“I think a lot of people have really grown to love the concept of picnicking over the last year or so,” she said. “It’s really fun to do it in a very beautiful and chic way without having to do all the work that usually goes along with setting something like that up.”

Smallbeck partnered with Maple Grove charcuterie business From the Diner, which delivers meat and cheese boards to the picnic site. She also hunts for tableware and place settings in thrift and vintage stores to give her settings the right look.

“I really love vintage dinnerware, things that you can’t buy in the store. It just adds that extra touch of something special, picking up an etched glass from the Depression era, instead of something that you bought at Target,” she said.

With this summer’s extreme heat and dry weather, one of the most difficult tasks for Smallbeck and other picnic planners has been finding appealing, relatively unscorched spots with enough shady tree cover.

Pillows, fresh flowers, china plates and stemware — it turns out that the trappings of today’s Instagram-worthy luxury picnics are in keeping with the humble outdoor event’s beginnings 200 years ago.

The word “picnic,” which hails from France, initially referred to indoor potluck parties where everyone in attendance brought a dish. The British moved the meal outdoors in the 1800s. Back then, having a picnic was no easy feat: Furniture, dishes, glassware and supplies had to be carted out to the countryside in wagons.

The picnic took off in the Victorian era, and moved to America as the Industrial Revolution sparked a desire to return to nature. By the 1890s, the Minneapolis Sunday Tribune regularly chronicled union and church picnics, some of which featured waltzing contests, fishing and foot races and the attendant prizes.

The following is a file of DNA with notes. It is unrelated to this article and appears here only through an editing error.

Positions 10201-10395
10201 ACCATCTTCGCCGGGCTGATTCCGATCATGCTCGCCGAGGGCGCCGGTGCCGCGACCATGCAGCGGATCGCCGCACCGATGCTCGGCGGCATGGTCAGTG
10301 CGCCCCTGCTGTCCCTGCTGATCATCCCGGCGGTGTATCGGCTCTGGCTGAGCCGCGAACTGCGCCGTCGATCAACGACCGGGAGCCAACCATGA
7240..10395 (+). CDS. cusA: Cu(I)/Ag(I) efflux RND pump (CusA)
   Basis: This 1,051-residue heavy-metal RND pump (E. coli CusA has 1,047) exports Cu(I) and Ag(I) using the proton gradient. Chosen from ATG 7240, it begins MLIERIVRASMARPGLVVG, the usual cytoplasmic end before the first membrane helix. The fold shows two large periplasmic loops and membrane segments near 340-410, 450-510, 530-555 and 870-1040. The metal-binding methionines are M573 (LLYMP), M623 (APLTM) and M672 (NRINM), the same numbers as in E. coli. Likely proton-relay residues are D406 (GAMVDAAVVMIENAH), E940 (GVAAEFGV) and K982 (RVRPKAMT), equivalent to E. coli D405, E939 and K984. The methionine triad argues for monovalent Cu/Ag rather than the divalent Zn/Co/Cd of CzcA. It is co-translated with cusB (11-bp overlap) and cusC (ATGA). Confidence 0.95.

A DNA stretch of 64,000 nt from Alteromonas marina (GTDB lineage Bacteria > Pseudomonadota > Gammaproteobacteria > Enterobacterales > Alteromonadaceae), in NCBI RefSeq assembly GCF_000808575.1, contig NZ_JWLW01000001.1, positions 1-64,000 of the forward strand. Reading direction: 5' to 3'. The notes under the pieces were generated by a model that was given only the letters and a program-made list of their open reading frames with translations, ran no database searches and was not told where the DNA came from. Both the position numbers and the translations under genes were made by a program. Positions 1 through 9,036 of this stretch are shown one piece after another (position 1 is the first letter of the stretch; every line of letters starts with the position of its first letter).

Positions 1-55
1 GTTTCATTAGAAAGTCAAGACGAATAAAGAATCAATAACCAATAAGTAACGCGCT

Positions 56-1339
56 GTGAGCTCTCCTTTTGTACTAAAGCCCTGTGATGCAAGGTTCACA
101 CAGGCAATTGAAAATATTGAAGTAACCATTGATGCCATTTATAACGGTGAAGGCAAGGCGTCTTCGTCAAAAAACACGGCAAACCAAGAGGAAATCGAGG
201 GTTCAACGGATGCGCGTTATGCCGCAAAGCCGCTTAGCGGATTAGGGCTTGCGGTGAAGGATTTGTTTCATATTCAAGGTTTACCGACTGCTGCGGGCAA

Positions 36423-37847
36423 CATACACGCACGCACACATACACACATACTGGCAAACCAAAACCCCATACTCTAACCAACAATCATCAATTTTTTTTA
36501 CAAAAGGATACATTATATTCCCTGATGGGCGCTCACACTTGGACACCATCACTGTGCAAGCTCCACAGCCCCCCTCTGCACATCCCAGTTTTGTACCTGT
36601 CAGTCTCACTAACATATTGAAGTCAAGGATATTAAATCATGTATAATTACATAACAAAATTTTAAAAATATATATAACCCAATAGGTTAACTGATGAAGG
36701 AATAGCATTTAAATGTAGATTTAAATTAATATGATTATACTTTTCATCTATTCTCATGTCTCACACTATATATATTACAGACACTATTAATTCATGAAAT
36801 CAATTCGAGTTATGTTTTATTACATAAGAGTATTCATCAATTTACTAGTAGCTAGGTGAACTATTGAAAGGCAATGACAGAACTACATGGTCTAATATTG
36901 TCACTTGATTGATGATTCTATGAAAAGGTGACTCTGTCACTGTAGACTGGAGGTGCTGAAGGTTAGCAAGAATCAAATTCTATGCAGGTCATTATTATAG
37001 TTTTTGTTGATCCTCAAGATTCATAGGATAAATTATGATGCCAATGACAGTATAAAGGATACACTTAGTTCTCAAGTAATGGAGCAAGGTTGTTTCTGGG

But as the turn of the century neared, some trendwatchers, including Minnesota’s Virginia Enterprise newspaper, were already counseling a simpler approach to picnics.

“Only very necessary dishes — such as cups — should be taken,” an 1895 Enterprise article read, suggesting using wooden dishes instead of china. “The camping-out sensation will be increased and the enjoyment and hilarity of the party will be greater if most of the table paraphernalia be left at home.”

Blankets and pillows gave way by the 1930s, when the National Park Service started building picnic tables (as we know them today) in campgrounds. Formality took another hit when plastic utensils were mass-produced in the 1950s.

Now, decades later, lavish picnics on the grass, vintage silver cutlery and all, are having a pandemic moment.

This isn’t surprising to Miranda Barker, a Minneapolis social worker who launched Checkered Blanket Picnic Co. as a side business this spring.

“I think that people just wanted a way to connect with others and enjoy the outdoors in a safe way,” she said. “And so I think that picnics have just been the perfect way to do that.”

And then there’s the influence of social media.

“This intimacy of being together in an unusual environment and just moving your date to the outdoors, you slowly have seen it kind of become more and more elevated and more picture-worthy,” Barker said.